In the past few years, I’ve been writing about the cultural history of Britain in the late 1950s and early 1960s – a transitional and ambivalent period, when change was just emerging over the horizon. Some of this focuses on childhood and youth, but some of it doesn’t. There may be more to come… Here are some samples:
At the Crossroads: Alexis Korner and the British Rhythm and Blues Boom. Why and how did rhythm and blues music take off so dramatically in Britain at the start of the 1960s? And what does this tell us about ‘race’ and culture? Click here.
The end of obscenity? Revisiting the trial of Lady Chatterley. What were the bigger issues about culture, class and sexuality at stake in the trial of D.H. Lawrence’s novel in 1960? And how does the novel itself represent sex and gender relations? Click here.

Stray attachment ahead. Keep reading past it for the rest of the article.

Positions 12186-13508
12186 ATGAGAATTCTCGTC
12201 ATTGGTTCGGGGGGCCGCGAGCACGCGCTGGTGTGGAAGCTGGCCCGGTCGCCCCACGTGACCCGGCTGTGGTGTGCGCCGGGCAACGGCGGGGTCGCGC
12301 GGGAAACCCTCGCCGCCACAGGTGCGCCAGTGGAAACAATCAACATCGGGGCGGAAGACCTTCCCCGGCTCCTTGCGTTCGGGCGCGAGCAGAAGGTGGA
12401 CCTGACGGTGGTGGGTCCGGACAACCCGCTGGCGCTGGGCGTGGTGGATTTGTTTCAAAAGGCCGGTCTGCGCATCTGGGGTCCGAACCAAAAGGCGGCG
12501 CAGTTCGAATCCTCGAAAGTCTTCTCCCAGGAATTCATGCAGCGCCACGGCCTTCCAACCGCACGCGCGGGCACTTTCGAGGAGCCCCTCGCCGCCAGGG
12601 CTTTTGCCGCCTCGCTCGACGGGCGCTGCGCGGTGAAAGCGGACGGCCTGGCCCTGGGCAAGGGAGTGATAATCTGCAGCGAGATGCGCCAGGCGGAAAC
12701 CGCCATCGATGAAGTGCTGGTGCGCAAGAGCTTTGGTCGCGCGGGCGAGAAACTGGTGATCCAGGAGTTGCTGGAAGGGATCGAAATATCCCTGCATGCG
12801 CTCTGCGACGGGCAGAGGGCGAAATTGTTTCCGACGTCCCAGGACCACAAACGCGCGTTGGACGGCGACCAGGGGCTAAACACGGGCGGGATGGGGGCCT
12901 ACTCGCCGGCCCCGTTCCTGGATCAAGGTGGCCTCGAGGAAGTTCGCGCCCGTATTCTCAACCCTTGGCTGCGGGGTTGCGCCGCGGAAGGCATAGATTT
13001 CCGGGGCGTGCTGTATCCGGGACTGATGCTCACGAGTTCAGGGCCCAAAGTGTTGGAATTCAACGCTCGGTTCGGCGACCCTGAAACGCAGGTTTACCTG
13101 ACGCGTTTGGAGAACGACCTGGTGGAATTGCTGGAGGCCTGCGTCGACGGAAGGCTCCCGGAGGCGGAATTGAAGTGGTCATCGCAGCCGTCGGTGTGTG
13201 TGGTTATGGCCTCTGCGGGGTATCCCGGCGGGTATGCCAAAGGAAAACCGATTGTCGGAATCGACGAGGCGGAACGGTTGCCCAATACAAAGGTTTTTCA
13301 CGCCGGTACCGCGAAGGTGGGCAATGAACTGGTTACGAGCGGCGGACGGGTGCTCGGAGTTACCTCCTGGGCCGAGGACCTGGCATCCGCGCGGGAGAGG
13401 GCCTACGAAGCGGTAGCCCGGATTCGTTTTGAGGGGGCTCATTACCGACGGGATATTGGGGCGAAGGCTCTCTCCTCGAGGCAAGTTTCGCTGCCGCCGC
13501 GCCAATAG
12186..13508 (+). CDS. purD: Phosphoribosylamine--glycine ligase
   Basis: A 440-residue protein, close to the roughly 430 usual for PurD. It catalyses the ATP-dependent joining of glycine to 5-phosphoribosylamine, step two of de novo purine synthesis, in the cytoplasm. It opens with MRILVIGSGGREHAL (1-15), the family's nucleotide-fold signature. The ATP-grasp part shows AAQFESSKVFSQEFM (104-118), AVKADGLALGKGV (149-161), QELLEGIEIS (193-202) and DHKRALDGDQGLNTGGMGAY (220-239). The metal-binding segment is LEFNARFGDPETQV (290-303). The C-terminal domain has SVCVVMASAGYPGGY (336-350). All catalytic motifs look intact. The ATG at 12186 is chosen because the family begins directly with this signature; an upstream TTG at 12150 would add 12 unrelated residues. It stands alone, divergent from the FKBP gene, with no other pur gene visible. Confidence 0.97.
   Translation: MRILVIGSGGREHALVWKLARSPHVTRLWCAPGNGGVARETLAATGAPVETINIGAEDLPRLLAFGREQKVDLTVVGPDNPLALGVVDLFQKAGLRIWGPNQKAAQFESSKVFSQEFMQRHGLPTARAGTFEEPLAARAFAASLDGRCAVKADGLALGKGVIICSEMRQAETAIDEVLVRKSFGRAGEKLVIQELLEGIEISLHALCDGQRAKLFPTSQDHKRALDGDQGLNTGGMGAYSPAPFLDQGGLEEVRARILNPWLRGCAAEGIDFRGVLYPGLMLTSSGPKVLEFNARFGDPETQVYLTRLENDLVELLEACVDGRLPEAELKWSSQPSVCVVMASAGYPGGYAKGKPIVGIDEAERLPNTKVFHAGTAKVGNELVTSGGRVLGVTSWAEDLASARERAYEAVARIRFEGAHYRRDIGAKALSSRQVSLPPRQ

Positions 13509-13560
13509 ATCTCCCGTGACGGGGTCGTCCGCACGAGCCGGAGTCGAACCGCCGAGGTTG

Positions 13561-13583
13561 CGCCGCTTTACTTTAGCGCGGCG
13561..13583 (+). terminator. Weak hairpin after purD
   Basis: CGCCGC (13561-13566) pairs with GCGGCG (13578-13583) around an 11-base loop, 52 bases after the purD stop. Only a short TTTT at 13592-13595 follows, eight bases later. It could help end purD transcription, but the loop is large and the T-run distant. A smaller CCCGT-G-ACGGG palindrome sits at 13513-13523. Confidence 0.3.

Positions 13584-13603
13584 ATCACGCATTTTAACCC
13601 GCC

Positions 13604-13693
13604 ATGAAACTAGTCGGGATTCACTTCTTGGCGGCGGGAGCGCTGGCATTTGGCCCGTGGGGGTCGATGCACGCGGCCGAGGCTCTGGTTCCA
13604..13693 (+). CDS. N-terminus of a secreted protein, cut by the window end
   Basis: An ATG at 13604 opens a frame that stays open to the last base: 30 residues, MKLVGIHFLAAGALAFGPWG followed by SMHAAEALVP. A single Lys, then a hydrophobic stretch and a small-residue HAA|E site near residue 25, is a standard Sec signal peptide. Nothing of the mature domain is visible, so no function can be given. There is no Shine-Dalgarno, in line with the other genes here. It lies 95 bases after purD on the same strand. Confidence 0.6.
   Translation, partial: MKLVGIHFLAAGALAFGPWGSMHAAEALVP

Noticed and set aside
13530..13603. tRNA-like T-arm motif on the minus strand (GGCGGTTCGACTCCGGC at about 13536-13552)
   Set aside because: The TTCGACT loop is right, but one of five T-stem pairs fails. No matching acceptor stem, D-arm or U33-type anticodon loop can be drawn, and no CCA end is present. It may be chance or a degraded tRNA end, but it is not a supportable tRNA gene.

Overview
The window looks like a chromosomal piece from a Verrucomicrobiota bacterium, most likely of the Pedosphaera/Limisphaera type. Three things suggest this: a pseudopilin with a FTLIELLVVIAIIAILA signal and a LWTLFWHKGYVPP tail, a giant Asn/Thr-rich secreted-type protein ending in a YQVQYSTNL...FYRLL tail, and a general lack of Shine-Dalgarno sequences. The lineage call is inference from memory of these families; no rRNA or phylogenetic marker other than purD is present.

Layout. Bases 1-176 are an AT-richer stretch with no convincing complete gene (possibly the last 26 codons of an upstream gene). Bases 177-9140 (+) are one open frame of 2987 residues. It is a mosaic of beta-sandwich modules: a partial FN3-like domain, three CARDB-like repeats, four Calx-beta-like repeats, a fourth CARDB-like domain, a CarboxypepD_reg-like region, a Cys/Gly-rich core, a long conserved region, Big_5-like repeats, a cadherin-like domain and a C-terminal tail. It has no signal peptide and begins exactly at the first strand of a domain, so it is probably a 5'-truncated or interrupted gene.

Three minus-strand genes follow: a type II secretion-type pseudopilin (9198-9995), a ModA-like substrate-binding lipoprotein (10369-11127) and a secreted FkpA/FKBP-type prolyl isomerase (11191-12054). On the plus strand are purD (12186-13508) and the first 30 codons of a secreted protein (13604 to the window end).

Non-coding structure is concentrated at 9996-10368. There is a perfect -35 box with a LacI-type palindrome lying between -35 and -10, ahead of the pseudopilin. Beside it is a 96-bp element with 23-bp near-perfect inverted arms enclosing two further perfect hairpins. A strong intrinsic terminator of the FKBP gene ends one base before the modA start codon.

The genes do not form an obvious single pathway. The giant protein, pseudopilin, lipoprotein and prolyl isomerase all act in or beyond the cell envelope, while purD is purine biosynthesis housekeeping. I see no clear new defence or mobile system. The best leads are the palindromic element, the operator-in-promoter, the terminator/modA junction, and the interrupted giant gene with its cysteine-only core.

A suburban scene. In the late 1950s and 1960s, the south-west London suburbs of Richmond and Twickenham were a hotbed for innovation in popular music. What can this history tell us about youth culture more broadly? Click here.
Before London started swinging: representing the British beatniks. Youth culture, literature and the birth of cultural studies in 1959. Click here.
Dreamboats, boybands and the perils of showbiz. Pop in film, 1956-68. From Elvis and Cliff, through the Beatles and the Dave Clark 5, to the Monkees in ‘Head’. Click here.
Hayley Mills and the Disneyfication of childhood. The film career of one of Britain’s best-loved child stars, and what it tells us about changing views of childhood on the cusp of the 1960s. Click here.